For any set $X$ and cardinal $\mu \neq \emptyset$, we denote by $[X]^\mu$ the collection of subsets of cardinality $\mu$. If $\kappa, \mu \neq \emptyset$ are cardinals and $f: [X]^\mu\to \kappa$ is a map, we say that $H\subseteq X$ is homogeneous with respect to $f$ if the restriction $f|_{[H]^\mu}: [H]^\mu \to \kappa$ is constant.

For cardinals $\lambda, \mu, \kappa\neq \emptyset$ and any set $X\neq \emptyset$ we write $$X \to (\lambda)^\mu_\kappa$$ if for every map $f: [X]^\mu\to\kappa$ there is $H\subseteq X$ such that $H$ is homogeneous with respect to $f$ and $|H|=\lambda$.

With the help of the Axiom of Choice ${\sf (AC)}$ one can prove that $X \not\to (\omega)^\omega_2$ for every infinite $X$ (see Theorem 7, p. 5 of this recommended introduction to infinite combinatorics, thank you to Burak for writing it!).

Question. Does the statement "$X \not\to (\omega)^\omega_2$ for every infinite set $X$" imply ${\sf (AC)}$?

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    $\begingroup$ As the author of the notes, I tried to use the standard notation (known as the Erdös-Rado arrow notation) instead of inventing a new notation. $\endgroup$
    – Burak
    Mar 21 at 17:46
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    $\begingroup$ @ToddTrimble I have encountered the notation so many times that I am quite certain that it is standard in that field. For instance Saharon Shelah uses it in many articles. (By the way, I didn't find what "Egad" stands for, I took it to be an abbreviation like "WLG") $\endgroup$ Mar 21 at 18:18
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    $\begingroup$ Why all this bad publicity? It is useful, and compact. No one who works in the field gets confused. $\endgroup$ Mar 21 at 22:13
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    $\begingroup$ Compact it is, but for the life of me I can’t remember which number in the notation denotes which parameter. $\endgroup$ Mar 23 at 8:01
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    $\begingroup$ If only cardinal and ordinal numbers were under consideration, we could just define $(b)^r_k$ to be the corresponding "Ramsey number" and then we could write $a\ge(b)^r_k$ or $a\lt(b)^r_k$ instead of $a\to(b)^r)_k$ or $a\not\to(b)^r_k$. $\endgroup$
    – bof
    Mar 24 at 0:44

1 Answer 1


The answer is no, the statement that for every set $X$ we have $$X\not\to(\omega)^\omega_2$$ does not imply the axiom of choice.

This was shown by Kleinberg and Seiferas in 1973, see

MR0340025 (49 #4782) Kleinberg, E. M.; Seiferas, J. I. Infinite exponent partition relations and well-ordered choice. J. Symbolic Logic 38 (1973), 299–308. https://doi.org/10.2307/2272066

For $\kappa$ a (well-ordered) infinite cardinal, $\kappa$-well-ordered choice, $\mathsf{AC}_\kappa$, is the statement that every $\kappa$-sequence of nonempty sets admits a choice function.

The axiom of well-ordered choice $\mathsf{WOC}$ is the statement that $\mathsf{AC}_\kappa$ holds for all infinite well-ordered $\kappa$.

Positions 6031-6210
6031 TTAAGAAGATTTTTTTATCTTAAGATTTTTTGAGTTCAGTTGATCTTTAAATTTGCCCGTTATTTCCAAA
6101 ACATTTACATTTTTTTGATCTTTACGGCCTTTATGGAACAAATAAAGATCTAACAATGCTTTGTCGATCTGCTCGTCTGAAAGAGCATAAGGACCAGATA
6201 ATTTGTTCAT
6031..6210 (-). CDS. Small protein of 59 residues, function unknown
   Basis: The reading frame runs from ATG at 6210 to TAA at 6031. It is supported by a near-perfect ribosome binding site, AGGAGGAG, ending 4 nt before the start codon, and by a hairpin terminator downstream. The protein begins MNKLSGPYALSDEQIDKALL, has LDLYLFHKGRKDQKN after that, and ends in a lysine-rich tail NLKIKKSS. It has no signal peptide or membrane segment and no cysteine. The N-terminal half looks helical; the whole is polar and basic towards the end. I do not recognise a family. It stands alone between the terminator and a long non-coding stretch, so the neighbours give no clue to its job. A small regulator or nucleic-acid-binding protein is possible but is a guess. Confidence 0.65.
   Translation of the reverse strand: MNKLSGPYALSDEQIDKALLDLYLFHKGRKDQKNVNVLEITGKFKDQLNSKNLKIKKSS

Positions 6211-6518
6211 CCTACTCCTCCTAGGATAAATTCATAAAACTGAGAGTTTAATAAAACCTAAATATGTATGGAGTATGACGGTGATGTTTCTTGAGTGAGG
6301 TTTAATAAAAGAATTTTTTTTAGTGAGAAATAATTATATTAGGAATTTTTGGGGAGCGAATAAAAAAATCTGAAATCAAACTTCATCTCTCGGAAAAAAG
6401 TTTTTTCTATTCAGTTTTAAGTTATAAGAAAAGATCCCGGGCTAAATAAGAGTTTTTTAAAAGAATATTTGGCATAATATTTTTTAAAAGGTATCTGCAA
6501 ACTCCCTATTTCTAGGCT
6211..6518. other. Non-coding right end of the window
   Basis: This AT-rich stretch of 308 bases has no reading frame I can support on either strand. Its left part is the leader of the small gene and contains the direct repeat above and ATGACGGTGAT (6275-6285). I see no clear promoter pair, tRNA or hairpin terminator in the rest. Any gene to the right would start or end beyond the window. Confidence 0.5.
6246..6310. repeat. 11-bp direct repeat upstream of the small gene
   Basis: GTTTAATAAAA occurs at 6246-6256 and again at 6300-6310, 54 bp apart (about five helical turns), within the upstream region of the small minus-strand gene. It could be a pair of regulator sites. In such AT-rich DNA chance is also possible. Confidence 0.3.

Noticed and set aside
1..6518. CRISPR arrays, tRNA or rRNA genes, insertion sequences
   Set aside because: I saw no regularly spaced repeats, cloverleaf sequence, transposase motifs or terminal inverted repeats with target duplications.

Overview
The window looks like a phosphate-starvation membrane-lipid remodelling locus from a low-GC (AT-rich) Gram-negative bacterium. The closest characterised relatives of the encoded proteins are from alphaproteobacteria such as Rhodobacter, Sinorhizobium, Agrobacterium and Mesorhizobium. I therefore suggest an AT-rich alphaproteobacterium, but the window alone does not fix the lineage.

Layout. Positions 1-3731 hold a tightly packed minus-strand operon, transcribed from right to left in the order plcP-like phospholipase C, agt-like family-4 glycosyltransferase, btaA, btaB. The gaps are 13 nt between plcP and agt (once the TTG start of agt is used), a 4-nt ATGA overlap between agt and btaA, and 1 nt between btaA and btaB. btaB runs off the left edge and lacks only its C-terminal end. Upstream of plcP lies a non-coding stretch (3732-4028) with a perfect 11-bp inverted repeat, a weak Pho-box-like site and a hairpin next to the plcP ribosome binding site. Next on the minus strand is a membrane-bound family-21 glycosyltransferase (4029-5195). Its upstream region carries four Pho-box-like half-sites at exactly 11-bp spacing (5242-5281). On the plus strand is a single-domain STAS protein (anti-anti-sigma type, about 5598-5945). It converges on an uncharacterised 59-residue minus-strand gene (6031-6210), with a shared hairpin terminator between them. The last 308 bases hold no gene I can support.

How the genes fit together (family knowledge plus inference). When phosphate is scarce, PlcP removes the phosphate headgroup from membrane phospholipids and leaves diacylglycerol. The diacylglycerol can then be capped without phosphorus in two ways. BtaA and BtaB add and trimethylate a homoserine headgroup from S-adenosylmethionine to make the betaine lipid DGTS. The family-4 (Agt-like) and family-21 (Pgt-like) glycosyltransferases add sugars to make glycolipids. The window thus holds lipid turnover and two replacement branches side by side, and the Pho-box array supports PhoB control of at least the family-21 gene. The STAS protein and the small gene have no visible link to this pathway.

This statement is strictly weaker than the axiom of choice: it does not imply that $\mathbb R$ is well-orderable, and even if we add this assumption, the result is still weaker than choice. See for instance theorem 5.1 in

MR1351415 (96h:03087) Higasikawa, Masasi Partition principles and infinite sums of cardinal numbers. Notre Dame J. Formal Logic 36 (1995), no. 3, 425–434. https://doi.org/10.1305/ndjfl/1040149358

However, as shown in the paper by Kleinberg and Seiferas, $\mathsf{WOC}$ plus the existence of a well-ordering of $[\omega]^\omega$ rules out all infinite exponent partition relations. It is still open (as far as I know) whether $\mathsf{WOC}$ suffices for this result. What Kleinberg and Seiferas show is that, under $\mathsf{WOC}$, either all infinite exponent partition relations fail, or else $\omega\to(\omega)^\omega_2$. (And the latter fails if $[\omega]^\omega$ is well-orderable.)

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    $\begingroup$ So, really it's just WOC + $\omega\nrightarrow(\omega)^\omega_2$, which is a consequence of WOC + well-orderable continuum. And the question remains whether or not the partition relation just follows from WOC, and can therefore be eliminated as an explicit assumption? If $\omega\to(\omega)^\omega_2$ has some LC strength to it, that means that we can arrange all kind of models where the continuum is not well-orderable, but the partition relation fails and WOC holds, just by taking symmetric extensions over some LC-challenged model. $\endgroup$
    – Asaf Karagila
    Mar 29 at 16:50
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    $\begingroup$ Yes, that's the situation at the moment. And sure, if we knew that the Mathias relation gives you an inaccessible, we would be done. The alternative is to force $\mathsf{WOC}$ over, say, a Solovay model, while preserving the relation. $\endgroup$ Mar 29 at 17:55
  • $\begingroup$ Do we even know that WOC is forceable over Solovay models (without forcing full AC, that is)? $\endgroup$
    – Asaf Karagila
    Mar 29 at 20:18

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